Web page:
Friday, May 23, 2008
The Once and Future Past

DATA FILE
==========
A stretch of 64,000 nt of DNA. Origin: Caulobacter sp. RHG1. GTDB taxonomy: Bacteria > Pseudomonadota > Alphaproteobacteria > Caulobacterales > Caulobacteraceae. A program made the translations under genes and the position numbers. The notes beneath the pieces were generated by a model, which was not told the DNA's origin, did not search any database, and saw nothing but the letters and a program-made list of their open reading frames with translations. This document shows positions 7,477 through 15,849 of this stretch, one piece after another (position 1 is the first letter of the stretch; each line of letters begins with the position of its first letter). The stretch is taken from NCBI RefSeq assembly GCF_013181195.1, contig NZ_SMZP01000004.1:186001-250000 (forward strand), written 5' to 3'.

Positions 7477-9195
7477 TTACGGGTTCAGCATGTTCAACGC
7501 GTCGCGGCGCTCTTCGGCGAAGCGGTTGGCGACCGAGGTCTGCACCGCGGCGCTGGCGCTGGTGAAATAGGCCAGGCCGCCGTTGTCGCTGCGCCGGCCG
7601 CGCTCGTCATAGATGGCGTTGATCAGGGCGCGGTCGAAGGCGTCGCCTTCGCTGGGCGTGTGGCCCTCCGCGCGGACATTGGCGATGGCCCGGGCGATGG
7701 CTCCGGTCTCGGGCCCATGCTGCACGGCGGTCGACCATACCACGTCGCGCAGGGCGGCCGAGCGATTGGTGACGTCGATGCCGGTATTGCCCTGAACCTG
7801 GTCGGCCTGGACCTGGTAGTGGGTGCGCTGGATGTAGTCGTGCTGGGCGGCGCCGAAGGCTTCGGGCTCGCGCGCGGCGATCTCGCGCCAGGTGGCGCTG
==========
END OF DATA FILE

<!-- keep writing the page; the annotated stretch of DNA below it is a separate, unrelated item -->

Welcome to my second blog. Or maybe my third. Me and the computer are a bit at odds about that. Then again, I'm a Luddite, so me and the computer are a bit at odds about EVERYTHING! In my previous blog, before I was so rudely interrupted by the library mandated time limit, I was going to pontificate about Gunsmoke. Actually about one particular episode I saw on TV Land not too long ago. Here's what happened. A group, or in Old West parlance, a gang of desperados came upon a solitary farmhouse. First they robbed the farmer and his wife, and then shot and left them for dead! As they were leaving the crime scene, they happened upon Marshall Matt Dillion (no relation to the Brat Packer) and his deputy Festus. Matt and Festus gave chase, but as the farm couple were bleeding to death, first things first, and the bad guys got away. Later that night, that very night, and I should mention that this episode BEGINS that very night, the outlaws were spending the night in some old abandoned cabin. "Why are we spending the night in this old abandoned cabin," cried one "We have to high-tail it out of this state!" "We can't, you fool!" yelled the leader "Matt Dillion saw us. By now they'll have every road in the state blocked off!" Now here's what concerns me. This is the Old West, 18whatever. How in tarnation (Old Westspeak) could they have all the roads blocked off in a single night! It's not like he had a two-way radio strapped to his horse! Speaking of horses it takes a little time to get back to Dodge City. And remember they had two people bleeding to death. In a squad car it would've been quicker, sure. But, horses? Eventually, Matt and Festus would've found a telegraph office, but that still should have given the bad guys a good head start. So, how to explain all this? Simple. Whoever wrote that episode grew up in the 20th century. He was used to instant communication, or what passed for it in the 1960s. He couldn't imagine any other way of thinking. This is what science and technology does (even to writers of TV fiction). A way of life people take for granted seems, at best, quaint to the people who come after. At worst, that way of life seems TOTALLY NUTS. Great Grandad didn't have electricity? No lights, no motor cars, not a single luxery? Like Robinson Crusoe, as primitive as can be? Eventually, people come after the people who came after, and the tables are turned. No, junior, we didn't have Blackberrys when I was young. NO, I WASN'T DEPRIVED! I didn't even know what I was missing!... In conclusion, I suppose the people that come after us, or the people who come after the people who come after us, or the people who come after the people who come after the people who came after...well, you get the general idea...those people might some day produce a Gunsmoke-like show that takes place in, say, 2008, and some future desperado will say, "Matt Dillion's been online by now. He'll have every road in the galaxy blocked off!